What brought me to the question was when adding a new object to the database: I need to retrieve the possible types (=subclasses) to display in a form. The objects share code (hence the subclassing of the class Dog). –  akirk Aug 22 '11 at 11:49
1  
Well if the dogs do not differ, you won't hardly need any subclasses at all. Give them a "race" property or whatever that is called with dogs and put the name of it in there. Looks like it's the only thing that differs. –  hakre Aug 22 '11 at 12:04
1  
Just create one dog class and in your code differ based on the race field. Should do the job w/o making things too complicated for you. Create an interface for dog as well, so you can change things later on more easily. –  hakre Aug 22 '11 at 12:38

I think the static array in your Dogs class is quite an acceptable solution. It doesn't cover for the instantiating problem, but you can fix that with a (static) factory method. To make the instantiating even easier and more scalable, you can make sure the stored strings map to object names somehow:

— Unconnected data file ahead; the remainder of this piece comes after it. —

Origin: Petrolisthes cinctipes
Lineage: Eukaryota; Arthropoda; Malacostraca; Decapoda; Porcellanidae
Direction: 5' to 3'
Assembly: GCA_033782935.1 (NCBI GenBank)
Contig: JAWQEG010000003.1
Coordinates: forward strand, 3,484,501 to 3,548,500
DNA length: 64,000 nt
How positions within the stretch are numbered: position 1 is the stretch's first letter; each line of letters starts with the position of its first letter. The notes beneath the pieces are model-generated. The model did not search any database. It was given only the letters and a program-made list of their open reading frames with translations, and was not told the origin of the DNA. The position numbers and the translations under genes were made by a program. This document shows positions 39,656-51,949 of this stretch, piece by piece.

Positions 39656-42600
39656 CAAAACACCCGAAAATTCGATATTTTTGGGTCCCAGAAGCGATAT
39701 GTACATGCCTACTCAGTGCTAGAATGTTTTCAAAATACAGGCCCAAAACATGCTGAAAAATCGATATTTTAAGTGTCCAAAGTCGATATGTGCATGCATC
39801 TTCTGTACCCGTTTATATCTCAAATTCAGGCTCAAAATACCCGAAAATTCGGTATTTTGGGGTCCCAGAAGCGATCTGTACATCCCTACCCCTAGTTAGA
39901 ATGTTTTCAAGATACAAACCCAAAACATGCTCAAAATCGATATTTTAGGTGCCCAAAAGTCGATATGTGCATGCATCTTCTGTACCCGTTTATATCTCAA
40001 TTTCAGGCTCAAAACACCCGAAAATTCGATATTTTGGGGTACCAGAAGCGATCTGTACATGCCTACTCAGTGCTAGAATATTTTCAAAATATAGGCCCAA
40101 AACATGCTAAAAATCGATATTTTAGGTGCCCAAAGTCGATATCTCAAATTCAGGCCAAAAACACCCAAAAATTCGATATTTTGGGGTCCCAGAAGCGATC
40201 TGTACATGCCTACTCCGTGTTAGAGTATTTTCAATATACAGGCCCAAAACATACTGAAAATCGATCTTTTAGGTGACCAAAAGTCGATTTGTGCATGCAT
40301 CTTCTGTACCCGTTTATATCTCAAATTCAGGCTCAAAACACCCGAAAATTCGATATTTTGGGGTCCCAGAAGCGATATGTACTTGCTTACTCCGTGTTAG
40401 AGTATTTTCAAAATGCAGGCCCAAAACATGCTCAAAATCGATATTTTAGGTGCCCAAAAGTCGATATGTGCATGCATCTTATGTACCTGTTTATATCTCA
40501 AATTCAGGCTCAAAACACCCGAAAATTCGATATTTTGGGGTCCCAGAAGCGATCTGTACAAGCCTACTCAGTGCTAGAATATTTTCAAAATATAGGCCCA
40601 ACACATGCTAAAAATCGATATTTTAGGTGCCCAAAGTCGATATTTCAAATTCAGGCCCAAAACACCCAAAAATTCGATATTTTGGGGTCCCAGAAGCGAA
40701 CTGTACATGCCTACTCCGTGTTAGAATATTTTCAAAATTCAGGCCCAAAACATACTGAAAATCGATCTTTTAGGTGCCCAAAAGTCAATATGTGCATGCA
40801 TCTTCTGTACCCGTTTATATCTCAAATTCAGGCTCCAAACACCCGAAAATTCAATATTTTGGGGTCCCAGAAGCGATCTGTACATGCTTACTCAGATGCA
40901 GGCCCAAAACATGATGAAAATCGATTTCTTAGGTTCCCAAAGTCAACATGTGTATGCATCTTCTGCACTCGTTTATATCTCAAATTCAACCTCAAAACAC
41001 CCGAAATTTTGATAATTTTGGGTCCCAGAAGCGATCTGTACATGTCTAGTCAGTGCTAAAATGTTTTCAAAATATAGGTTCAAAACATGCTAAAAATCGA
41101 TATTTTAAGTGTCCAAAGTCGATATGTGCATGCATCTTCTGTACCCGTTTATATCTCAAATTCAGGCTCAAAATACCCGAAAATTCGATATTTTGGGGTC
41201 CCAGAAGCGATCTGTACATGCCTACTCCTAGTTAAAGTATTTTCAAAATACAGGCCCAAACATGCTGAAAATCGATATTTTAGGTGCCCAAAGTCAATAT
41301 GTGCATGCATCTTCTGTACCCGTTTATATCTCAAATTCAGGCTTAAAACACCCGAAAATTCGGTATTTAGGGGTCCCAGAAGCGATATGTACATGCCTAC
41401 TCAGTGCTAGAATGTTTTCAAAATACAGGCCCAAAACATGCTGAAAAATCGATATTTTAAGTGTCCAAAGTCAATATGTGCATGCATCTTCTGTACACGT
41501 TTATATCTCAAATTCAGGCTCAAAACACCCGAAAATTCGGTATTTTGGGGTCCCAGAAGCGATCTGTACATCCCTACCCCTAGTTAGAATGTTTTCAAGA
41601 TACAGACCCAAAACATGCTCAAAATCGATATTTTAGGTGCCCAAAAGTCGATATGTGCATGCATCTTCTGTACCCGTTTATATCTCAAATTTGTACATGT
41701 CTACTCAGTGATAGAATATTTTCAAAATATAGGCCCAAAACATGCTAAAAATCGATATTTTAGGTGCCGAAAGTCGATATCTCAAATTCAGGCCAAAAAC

$dog = 'Dog' . ucfirst( $row['type'] );
$ret[] = new $dog;

I don't think a ->getFormFields() method is a bad idea at all; when the fields differ per Dog type, it would be perfectly valid OO to incorporate that in the object!

share|improve this answer

What about storing your dogs in a 2D array?

while ($row = mysql_fetch_assoc()) {
  switch ($row["type"]) { // I could do this using a lookup array
    case "shepherd": 
      $dog = "GermanShepherd"; 
      break;
    case "bulldog": 
      $dog = "Bulldog"; 
      break;
  } // switch

  $ret[$row["type"]][] = new $dog($row);
} // while
share|improve this answer
    
Well the thing that I can't wrap my head around is to use the data before an object can be instantiated, i.e. generate a form for the use case "add new dog" –  akirk Aug 22 '11 at 11:36
    
You have to use some external container stuff. If you're listing dogs by categories, you have to collect categories first, wheter you store categories in a separate list or you extract category information from objects later. That's why I say, store stuff pre-catalogized. Redundant? Yes. Who cares. You may set up a smart DogList class with Dog factory. –  ern0 Aug 22 '11 at 11:43